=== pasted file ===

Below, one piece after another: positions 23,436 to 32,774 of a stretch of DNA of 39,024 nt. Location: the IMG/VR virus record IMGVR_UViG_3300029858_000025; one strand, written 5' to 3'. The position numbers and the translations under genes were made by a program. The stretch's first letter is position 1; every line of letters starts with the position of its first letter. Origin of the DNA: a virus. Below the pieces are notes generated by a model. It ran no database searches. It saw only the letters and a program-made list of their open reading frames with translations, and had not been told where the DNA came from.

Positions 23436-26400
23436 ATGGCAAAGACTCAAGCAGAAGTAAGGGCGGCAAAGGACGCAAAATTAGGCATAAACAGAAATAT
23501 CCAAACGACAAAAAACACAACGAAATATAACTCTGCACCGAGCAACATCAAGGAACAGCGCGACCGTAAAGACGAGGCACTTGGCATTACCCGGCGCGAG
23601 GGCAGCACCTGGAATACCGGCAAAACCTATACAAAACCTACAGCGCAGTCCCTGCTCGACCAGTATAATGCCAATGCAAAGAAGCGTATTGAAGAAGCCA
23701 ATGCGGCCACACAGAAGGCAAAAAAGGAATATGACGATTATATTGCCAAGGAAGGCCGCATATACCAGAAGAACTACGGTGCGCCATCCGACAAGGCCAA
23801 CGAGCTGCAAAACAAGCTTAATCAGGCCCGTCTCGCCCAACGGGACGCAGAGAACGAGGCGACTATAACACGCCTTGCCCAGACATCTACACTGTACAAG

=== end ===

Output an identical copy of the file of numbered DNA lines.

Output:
Below, one piece after another: positions 23,436 to 32,774 of a stretch of DNA of 39,024 nt. Location: the IMG/VR virus record IMGVR_UViG_3300029858_000025; one strand, written 5' to 3'. The position numbers and the translations under genes were made by a program. The stretch's first letter is position 1; every line of letters starts with the position of its first letter. Origin of the DNA: a virus. Below the pieces are notes generated by a model. It ran no database searches. It saw only the letters and a program-made list of their open reading frames with translations, and had not been told where the DNA came from.

Positions 23436-26400
23436 ATGGCAAAGACTCAAGCAGAAGTAAGGGCGGCAAAGGACGCAAAATTAGGCATAAACAGAAATAT
23501 CCAAACGACAAAAAACACAACGAAATATAACTCTGCACCGAGCAACATCAAGGAACAGCGCGACCGTAAAGACGAGGCACTTGGCATTACCCGGCGCGAG
23601 GGCAGCACCTGGAATACCGGCAAAACCTATACAAAACCTACAGCGCAGTCCCTGCTCGACCAGTATAATGCCAATGCAAAGAAGCGTATTGAAGAAGCCA
23701 ATGCGGCCACACAGAAGGCAAAAAAGGAATATGACGATTATATTGCCAAGGAAGGCCGCATATACCAGAAGAACTACGGTGCGCCATCCGACAAGGCCAA
23801 CGAGCTGCAAAACAAGCTTAATCAGGCCCGTCTCGCCCAACGGGACGCAGAGAACGAGGCGACTATAACACGCCTTGCCCAGACATCTACACTGTACAAG